British startup offers low-cost cubesat services

WASHINGTON — A British startup says that it can build and
launch cubesats for a fraction of the cost of traditional
approaches, a concept that has won support from the European
Space Agency.

Open Cosmos, a company based in Harwell, England, offers
spacecraft design, launch and related services for cubesats as
large as 12 units. The company says its all-inclusive costs
start at £500,000 ($637,000) for a 3U cubesat, which it claims
is as little as one-tenth the cost of alternative providers.

The key to that low cost and fast turnaround time — the company
says it can go from project kickoff to launch in less than a
year — is through the use of standardized systems. “What we do
is provide entire missions,” said company founder Rafel Jordà
Siquier in a June 15 interview. “Customers come in with a
payload or even just with a data requirement, and we do
everything else so that they get that data.”

The approach Open Cosmos uses is to send a spacecraft
simulator, called qbkit, to customers, who test their payload
in there using a software package called qbapp. Once satisfied
that their payload is working as desired in the simulated
spacecraft, the customer ships that payload to Open Cosmos,
where it is integrated into an actual satellite for launch.

The company has flown one satellite to date, a demonstration
mission called qb01. That 2U cubesat, carrying a sensor to
measure atomic and molecular oxygen in the upper atmosphere,
was flown to the International Space Station on a Cygnus cargo
spacecraft and deployed earlier this year as part of the QB50
satellite project.

In May, Open Cosmos signed a contract with ESA to be the
agency’s first Space Mission Provider as part of its Advanced
Research in Telecommunications Systems’ Pioneer program. Under
that agreement, known as Project Sapion, ESA will provide
technical support to Open Cosmos and fly a telecommunications
demonstration payload on an Open Cosmos satellite.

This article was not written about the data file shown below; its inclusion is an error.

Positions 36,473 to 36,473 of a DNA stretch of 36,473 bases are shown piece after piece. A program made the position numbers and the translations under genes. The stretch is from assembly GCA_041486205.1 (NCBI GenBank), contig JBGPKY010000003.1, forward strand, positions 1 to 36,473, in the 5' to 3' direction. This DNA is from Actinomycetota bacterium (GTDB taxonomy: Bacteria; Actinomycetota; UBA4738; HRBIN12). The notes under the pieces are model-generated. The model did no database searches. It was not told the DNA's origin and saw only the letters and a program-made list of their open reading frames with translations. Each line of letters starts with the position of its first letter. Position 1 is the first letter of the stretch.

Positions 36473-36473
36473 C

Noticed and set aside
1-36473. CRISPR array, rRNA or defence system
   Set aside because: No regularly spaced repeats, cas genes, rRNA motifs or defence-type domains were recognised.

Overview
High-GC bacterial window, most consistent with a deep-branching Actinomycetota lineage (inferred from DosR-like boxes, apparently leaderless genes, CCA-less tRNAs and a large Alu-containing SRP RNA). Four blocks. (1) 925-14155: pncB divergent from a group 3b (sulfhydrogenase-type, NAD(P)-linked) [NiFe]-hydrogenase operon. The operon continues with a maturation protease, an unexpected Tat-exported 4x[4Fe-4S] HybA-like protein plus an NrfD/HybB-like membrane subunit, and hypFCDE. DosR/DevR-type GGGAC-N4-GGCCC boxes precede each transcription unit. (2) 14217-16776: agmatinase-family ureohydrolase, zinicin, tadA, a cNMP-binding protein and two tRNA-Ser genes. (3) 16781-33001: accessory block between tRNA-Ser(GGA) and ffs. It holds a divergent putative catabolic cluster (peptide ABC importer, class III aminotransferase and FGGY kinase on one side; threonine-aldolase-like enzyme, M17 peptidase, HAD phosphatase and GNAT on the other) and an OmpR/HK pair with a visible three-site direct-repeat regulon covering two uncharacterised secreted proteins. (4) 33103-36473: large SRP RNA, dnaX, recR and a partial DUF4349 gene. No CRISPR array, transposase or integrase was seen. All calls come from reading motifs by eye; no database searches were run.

“ESA’s Pioneer program will support the development of the
infrastructure and service that secures the future
commercialization of new technologies through in-orbit
demonstration,” said Magali Vaissiere, director of
telecommunications and integrated applications at ESA, in a May
30 statement.

The ESA contract is a major milestone for the company. “We are
really glad to be selected as a provider,” Siquier said. “We
intend to see this mission as a validation of our service with
ESA, and hopefully many more contracts will come from public
entities as well as private ones.”

He said the company is not trying to focus yet on any
particular class of missions or customers. “We don’t want to
position ourselves in a particular vertical,” he said, saying
the company was open to working with customers from government
organizations, companies or academia. “We just want to have as
many of them as possible.”

The company, formed 18 months ago, recently doubled its staff
to 16 employees, and Siquier said he expected to hire several
more engineers in the coming months to raise that total to 20.
The company currently has the ability to build four to five
satellites a year, but plans to increase that capacity to 30.

The company has yet to do a major fundraising round. “The
company has been built on commercial traction. We haven’t been
doing any of these flashy big rounds,” he said, adding that he
is not ruling out doing a financing round in the future
depending on investor interest and plans to scale the company.

Open Cosmos has received financial and other support from
Entrepreneur First, a London-based business incubator. “They
take technically talented people and turn them into startup
builders,” he said, calling it more of an “amplifier” than an

Within Entrepreneur First, Open Cosmos stood out. “Most of the
companies worked on software and machine learning. That’s why
they move really fast,” he said. “I was the weird guy, trying
to do space hardware as fast as the people who were during
software. It incentivized us to go faster.”